LONDON: In a nation seemingly unfazed by terrorism, war, drug abuse and global warming, it is puzzling to read of the outrage caused by a handful of UK broadcasters who aired the time-honoured Anglo-Saxon expletive "f**k" and its derivatives.

British communications regulator Ofcom this week expressed its anger on behalf of an affronted nation, issuing a stern rebuke to the five transgressors - BBC Radio 2, Channel 5, digital channel Five Life, The Business Channel and ITV4.

Upholding complaints from members of the public, Ofcom cited a "weakness" in Radio 2's compliance procedures and warned the station it was "not the first occasion on which inappropriate language has been transmitted on Radio 2".

The BBC apologised "unreservedly", conceding that the language, aired in Saturday lunchtime sitcom Green Guide to Life, starring comedian Jack Dee, was "completely inappropriate". The programme had originally been scheduled for transmission at 10pm.

Channel Five committed a similar sin at 3.30pm while airing French-Canadian movie The Last Casino. Although the F-word itself was almost inaudible, the atrocity was compounded by its appearance in the film's subtitles.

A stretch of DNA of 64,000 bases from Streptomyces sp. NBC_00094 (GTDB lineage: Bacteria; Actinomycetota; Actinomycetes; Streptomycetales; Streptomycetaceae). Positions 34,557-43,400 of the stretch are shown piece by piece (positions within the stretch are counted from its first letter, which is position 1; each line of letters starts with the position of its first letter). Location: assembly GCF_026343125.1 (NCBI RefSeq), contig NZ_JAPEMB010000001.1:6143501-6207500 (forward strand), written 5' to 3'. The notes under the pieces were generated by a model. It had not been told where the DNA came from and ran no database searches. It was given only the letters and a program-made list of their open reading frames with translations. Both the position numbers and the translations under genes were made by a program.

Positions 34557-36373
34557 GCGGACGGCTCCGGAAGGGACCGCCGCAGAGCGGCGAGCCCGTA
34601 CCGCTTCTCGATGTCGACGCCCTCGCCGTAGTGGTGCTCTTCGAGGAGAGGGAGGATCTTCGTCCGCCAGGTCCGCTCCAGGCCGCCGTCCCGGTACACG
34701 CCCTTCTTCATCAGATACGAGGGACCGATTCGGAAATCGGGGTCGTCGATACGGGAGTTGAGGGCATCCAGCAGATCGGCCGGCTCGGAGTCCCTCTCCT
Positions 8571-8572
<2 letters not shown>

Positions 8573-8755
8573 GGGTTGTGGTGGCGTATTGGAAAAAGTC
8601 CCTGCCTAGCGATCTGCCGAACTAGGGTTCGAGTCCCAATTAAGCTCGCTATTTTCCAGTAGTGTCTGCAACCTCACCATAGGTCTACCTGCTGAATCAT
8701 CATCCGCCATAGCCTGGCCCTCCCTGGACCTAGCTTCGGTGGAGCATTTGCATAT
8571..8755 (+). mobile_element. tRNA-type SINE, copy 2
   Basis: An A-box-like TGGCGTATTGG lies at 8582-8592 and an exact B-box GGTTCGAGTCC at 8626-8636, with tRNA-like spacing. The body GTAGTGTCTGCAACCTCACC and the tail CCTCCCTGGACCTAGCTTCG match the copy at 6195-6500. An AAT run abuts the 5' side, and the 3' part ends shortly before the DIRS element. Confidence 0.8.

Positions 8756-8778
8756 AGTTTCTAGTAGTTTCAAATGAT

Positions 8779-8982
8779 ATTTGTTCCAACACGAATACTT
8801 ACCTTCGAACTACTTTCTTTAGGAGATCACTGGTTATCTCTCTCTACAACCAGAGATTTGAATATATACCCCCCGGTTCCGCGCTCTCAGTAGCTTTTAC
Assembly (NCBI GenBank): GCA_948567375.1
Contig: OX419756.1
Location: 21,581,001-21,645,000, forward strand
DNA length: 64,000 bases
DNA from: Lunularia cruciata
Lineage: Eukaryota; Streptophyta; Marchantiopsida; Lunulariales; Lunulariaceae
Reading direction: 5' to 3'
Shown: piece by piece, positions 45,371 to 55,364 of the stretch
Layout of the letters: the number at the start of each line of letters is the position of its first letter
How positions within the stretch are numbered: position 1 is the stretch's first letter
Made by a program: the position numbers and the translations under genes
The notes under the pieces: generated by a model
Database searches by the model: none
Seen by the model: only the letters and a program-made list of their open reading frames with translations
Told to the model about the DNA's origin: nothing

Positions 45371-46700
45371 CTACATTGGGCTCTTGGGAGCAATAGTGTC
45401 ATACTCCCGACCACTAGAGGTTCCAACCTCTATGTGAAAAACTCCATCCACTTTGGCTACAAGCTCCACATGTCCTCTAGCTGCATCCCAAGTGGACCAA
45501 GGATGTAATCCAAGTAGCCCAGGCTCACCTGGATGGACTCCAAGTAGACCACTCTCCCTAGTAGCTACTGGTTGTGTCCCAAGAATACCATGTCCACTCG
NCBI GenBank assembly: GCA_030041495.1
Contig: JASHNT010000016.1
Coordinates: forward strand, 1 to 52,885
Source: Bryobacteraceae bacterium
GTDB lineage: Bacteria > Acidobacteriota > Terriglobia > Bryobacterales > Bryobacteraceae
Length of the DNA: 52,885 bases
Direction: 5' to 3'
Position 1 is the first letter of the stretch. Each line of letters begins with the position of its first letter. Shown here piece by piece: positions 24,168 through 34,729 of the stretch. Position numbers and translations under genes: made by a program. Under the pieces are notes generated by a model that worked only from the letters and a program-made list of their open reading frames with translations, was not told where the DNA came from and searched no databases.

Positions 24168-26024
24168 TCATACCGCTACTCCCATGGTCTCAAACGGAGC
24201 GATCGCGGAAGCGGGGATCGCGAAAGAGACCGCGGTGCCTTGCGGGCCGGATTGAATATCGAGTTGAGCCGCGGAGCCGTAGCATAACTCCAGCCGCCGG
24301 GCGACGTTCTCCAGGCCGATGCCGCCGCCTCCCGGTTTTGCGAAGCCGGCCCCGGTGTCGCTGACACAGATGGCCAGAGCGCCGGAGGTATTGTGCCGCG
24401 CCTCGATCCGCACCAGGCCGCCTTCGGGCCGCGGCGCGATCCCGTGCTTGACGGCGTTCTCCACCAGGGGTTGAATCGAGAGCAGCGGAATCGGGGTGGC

Sibling channel Five Life was also slapped on the wrist for a factual programme, Build a New Life in the Country, the rural charm of which was enhanced by featuring the dread verb, plus its adjectival and past tense variants.

Next in line for a draconian 'tsssk' was Blood on the Carpet, aired on The Business Channel in which the word "hell" accompanied the F-epithet.

And to round things off, the final offender was a good old-fashioned copper, heard but not seen, in ITV4's Police Patrol Uncut.

Ofcom is clearly not in accord with 18th century English philosopher Mary Wollstonecraft's dictum: "Minute attention to propriety stops the growth of virtue."

Data sourced from; additional content by WARC staff